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Federal, Manitoba governments offer more money on northern railway and port

The Canadian Press
Federal, Manitoba governments offer more money on northern railway and port

CHURCHILL, MAN. – The federal and Manitoba governments are putting another $60 million into a railway and a port in the province’s north.

The money is to be used to finish work on the Hudson Bay Railway and to continue redevelopment of the Port of Churchill.

The rail line was shut down after flooding in 2017 by its then-owners, U.S.-based OmniTrax.

The decision left Churchill without a land link to the south, and residents faced higher costs as goods had to be flown in for more than a year.

Arctic Gateway Group, a consortium of northern and First Nation communities, took over ownership of the railway and the port in 2018 and relaunched service.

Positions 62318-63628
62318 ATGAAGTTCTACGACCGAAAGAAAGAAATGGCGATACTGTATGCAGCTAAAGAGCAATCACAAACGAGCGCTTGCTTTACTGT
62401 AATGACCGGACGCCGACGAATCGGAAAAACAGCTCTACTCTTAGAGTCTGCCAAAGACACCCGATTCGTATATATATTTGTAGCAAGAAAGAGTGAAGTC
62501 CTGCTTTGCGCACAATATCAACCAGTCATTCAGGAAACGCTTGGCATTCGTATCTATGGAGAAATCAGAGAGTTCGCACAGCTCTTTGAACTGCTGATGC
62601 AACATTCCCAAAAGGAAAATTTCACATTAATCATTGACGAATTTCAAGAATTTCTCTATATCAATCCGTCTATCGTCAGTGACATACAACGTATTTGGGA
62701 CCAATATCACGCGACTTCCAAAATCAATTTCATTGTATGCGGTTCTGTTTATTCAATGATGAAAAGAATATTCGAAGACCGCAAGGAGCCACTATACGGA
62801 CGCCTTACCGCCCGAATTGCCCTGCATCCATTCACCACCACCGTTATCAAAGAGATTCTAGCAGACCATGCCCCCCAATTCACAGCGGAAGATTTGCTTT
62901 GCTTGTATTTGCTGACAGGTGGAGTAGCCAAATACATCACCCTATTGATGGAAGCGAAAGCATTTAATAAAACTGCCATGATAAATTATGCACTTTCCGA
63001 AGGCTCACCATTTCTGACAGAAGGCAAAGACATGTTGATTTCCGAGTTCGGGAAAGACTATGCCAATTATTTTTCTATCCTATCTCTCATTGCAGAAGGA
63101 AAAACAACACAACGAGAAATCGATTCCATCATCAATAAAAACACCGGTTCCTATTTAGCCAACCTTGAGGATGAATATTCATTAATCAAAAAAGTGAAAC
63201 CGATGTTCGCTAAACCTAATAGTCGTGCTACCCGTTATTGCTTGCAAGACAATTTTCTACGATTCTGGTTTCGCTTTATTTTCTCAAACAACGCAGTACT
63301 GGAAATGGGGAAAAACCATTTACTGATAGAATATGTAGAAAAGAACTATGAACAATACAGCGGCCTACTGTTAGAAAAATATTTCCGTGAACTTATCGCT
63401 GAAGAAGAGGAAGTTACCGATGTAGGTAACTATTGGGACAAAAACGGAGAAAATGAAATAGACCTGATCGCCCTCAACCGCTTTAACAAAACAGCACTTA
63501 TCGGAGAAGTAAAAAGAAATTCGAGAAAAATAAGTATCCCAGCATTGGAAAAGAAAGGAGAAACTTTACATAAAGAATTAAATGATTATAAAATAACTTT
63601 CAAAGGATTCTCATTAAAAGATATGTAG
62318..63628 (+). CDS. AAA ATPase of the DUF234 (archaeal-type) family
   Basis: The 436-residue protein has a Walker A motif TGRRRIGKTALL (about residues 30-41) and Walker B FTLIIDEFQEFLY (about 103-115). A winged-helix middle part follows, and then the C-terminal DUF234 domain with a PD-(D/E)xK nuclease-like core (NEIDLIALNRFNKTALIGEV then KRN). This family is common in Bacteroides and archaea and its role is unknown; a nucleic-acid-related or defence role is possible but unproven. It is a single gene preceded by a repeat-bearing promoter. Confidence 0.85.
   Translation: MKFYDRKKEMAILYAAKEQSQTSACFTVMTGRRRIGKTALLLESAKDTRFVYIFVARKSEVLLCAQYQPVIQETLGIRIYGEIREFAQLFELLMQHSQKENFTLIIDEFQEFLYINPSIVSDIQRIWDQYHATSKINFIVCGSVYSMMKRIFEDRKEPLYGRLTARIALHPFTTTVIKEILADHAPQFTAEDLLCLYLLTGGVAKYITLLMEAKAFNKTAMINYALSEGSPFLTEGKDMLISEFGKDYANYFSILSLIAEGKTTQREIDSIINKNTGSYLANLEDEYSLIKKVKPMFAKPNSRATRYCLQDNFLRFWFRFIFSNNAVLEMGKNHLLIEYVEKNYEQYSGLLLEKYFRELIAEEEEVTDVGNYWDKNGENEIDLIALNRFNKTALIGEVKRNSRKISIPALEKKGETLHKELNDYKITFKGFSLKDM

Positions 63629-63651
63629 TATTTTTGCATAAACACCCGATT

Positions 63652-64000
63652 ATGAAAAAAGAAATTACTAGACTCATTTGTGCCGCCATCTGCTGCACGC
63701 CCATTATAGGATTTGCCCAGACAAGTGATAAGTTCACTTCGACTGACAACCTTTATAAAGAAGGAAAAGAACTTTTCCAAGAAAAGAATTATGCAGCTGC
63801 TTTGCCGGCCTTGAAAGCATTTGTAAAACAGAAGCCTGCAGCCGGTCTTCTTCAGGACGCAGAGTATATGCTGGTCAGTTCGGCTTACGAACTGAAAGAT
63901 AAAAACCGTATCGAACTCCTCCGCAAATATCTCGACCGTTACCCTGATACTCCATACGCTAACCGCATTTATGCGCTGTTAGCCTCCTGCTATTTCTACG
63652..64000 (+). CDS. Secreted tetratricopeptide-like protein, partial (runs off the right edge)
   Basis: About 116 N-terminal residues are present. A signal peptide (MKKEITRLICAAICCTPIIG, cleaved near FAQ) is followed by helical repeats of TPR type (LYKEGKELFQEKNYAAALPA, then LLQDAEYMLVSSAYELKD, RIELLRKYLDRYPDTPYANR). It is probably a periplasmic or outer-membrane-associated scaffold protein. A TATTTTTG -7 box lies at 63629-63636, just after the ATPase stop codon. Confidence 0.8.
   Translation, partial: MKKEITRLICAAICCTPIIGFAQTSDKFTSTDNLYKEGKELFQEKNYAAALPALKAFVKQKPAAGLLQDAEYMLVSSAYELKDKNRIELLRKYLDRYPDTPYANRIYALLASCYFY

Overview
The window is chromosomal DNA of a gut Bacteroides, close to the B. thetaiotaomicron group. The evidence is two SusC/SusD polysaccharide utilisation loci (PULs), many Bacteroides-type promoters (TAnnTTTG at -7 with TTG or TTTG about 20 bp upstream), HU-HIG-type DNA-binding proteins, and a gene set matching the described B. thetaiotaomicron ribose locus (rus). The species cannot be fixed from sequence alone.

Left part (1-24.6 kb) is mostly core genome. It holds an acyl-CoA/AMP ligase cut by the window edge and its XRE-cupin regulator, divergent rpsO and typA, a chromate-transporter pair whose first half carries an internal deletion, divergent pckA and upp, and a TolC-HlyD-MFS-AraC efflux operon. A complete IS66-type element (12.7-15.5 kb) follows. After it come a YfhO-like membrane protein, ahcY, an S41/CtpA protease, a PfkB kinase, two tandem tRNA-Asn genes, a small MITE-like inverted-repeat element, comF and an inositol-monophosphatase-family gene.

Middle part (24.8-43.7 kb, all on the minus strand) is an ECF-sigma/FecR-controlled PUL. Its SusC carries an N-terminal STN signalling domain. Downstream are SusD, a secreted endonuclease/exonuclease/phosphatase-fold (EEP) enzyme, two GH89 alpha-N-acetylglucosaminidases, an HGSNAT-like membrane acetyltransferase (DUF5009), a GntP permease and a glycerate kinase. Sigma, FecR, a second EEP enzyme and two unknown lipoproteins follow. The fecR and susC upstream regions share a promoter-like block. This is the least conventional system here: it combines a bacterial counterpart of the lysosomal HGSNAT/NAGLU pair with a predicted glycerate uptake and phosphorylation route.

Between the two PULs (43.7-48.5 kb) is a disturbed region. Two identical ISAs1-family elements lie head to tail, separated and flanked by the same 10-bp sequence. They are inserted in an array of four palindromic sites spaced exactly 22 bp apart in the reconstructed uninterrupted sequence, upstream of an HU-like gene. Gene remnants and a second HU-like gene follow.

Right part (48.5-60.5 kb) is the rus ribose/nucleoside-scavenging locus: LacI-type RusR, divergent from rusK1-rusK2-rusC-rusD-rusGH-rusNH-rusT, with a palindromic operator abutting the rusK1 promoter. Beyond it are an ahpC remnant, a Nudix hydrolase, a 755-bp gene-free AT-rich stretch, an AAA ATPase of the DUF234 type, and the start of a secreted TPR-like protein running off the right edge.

Dan Vandal, the federal minister for northern affairs, says the new money will help make transportation in the region more reliable and open up more trade through the port.

“The rail line is essential for northern supply chains, for local food security and for small businesses and tourism operators,” Vandal said at a news conference attended by delegates from several countries in northern Europe.

More than $300 million in government support has been offered since 2018 for the railway and the port. The rail line was prone to disruptions due to the vast and remote boggy terrain it runs through and had been severely damaged by flooding.

Grain is shipped to Europe through the rail line and the port, as are supplies to some communities in Nunavut. A deal was recently reached to start shipping critical minerals through the port as well, and Churchill Mayor Mike Spence said more expansion is expected soon.

“We’re turning the corner. We’ll see this port grow, prosper,” Spence said.

The rail line is also used by tourists from around the world as one way to get to Churchill, a town of 900 people on the coast of Hudson Bay, known for its polar bears and beluga whales.


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